keywords = "Heterosexual, HIV/AIDS, Respondent-driven sampling, Survey sampling",
author = "Jenness, {Samuel M.} and Alan Neaigus and Travis Wendel and Camila Gelpi-Acosta and Holly Hagan",
year = "2014",
month = "12",
day = "1",
doi = "10.1007/s10461-013-0640-8",
language = "English (US)",
volume = "18",
pages = "2366--2373",
journal = "AIDS and Behavior",
issn = "1090-7165",
publisher = "Springer New York",
number = "12",

}

TY - JOUR

T1 - Spatial Recruitment Bias in Respondent-Driven Sampling

T2 - Implications for HIV Prevalence Estimation in Urban Heterosexuals

AU - Jenness, Samuel M.

AU - Neaigus, Alan

AU - Wendel, Travis

AU - Gelpi-Acosta, Camila

AU - Hagan, Holly

PY - 2014/12/1

Y1 - 2014/12/1

N2 - Respondent-driven sampling (RDS) is a study design used to investigate populations for which a probabilistic sampling frame cannot be efficiently generated. Biases in parameter estimates may result from systematic non-random recruitment within social networks by geography. We investigate the spatial distribution of RDS recruits relative to an inferred social network among heterosexual adults in New York City in 2010. Mean distances between recruitment dyads are compared to those of network dyads to quantify bias. Spatial regression models are then used to assess the impact of spatial structure on risk and prevalence outcomes. In our primary distance metric, network dyads were an average of 1.34 (95 % CI 0.82–1.86) miles farther dispersed than recruitment dyads, suggesting spatial bias. However, there was no evidence that demographic associations with HIV risk or prevalence were spatially confounded. Therefore, while the spatial structure of recruitment may be biased in heterogeneous urban settings, the impact of this bias on estimates of outcome measures appears minimal.

AB - Respondent-driven sampling (RDS) is a study design used to investigate populations for which a probabilistic sampling frame cannot be efficiently generated. Biases in parameter estimates may result from systematic non-random recruitment within social networks by geography. We investigate the spatial distribution of RDS recruits relative to an inferred social network among heterosexual adults in New York City in 2010. Mean distances between recruitment dyads are compared to those of network dyads to quantify bias. Spatial regression models are then used to assess the impact of spatial structure on risk and prevalence outcomes. In our primary distance metric, network dyads were an average of 1.34 (95 % CI 0.82–1.86) miles farther dispersed than recruitment dyads, suggesting spatial bias. However, there was no evidence that demographic associations with HIV risk or prevalence were spatially confounded. Therefore, while the spatial structure of recruitment may be biased in heterogeneous urban settings, the impact of this bias on estimates of outcome measures appears minimal.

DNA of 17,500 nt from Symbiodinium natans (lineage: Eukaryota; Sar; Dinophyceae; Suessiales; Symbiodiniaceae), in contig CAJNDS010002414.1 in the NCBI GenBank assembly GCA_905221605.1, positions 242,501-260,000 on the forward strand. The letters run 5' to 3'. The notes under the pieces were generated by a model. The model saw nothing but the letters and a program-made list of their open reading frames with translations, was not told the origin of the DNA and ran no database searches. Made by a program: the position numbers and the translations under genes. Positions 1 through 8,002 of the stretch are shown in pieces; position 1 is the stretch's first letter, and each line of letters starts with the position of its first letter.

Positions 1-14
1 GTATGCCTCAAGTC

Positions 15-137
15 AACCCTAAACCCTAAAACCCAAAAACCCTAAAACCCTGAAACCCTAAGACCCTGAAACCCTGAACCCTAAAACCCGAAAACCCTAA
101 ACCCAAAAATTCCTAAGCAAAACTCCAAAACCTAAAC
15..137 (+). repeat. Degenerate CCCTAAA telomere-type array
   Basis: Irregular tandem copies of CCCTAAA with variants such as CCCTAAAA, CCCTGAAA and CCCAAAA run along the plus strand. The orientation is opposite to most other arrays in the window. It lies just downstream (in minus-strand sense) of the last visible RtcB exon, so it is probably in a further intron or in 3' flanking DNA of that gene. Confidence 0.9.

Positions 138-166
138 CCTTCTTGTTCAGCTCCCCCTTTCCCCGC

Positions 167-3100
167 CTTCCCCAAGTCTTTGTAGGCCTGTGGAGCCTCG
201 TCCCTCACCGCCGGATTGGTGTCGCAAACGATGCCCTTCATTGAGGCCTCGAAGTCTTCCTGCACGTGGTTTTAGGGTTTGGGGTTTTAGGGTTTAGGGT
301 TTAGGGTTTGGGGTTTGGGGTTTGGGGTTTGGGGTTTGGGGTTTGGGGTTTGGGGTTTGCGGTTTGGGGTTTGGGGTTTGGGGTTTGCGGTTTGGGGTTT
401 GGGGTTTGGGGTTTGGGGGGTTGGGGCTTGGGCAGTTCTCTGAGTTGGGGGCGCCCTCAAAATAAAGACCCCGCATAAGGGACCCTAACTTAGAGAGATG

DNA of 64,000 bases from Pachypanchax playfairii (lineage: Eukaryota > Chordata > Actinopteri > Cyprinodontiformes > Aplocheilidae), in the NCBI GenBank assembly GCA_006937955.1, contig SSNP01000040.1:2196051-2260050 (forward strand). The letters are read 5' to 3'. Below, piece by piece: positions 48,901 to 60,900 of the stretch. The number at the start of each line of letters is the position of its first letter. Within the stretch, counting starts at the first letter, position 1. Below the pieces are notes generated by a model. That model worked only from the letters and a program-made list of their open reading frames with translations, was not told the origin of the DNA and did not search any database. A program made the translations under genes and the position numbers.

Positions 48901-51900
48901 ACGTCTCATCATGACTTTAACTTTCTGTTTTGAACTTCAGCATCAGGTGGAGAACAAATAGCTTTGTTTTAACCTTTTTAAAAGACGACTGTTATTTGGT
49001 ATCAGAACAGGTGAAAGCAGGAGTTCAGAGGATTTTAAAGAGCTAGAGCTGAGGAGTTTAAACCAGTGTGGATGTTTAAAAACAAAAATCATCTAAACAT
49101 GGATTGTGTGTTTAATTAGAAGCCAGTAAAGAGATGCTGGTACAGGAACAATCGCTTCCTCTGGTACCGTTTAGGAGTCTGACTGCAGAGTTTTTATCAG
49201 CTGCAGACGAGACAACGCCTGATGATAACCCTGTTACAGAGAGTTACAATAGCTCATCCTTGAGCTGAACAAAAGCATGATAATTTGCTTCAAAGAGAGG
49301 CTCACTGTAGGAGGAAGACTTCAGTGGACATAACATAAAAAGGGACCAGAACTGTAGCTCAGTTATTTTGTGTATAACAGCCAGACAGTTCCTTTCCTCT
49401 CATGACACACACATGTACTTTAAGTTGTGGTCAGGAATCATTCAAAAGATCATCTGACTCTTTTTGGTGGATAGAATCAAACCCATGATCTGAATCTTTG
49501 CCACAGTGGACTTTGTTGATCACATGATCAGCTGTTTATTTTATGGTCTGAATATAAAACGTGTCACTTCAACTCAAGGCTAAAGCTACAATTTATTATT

KW - Heterosexual

KW - HIV/AIDS

KW - Respondent-driven sampling

KW - Survey sampling

UR - http://www.scopus.com/inward/record.url?scp=84963952318&partnerID=8YFLogxK

UR - http://www.scopus.com/inward/citedby.url?scp=84963952318&partnerID=8YFLogxK

U2 - 10.1007/s10461-013-0640-8

DO - 10.1007/s10461-013-0640-8

M3 - Article

C2 - 24122043

AN - SCOPUS:84963952318

VL - 18

SP - 2366

EP - 2373

JO - AIDS and Behavior

JF - AIDS and Behavior

SN - 1090-7165

IS - 12

ER -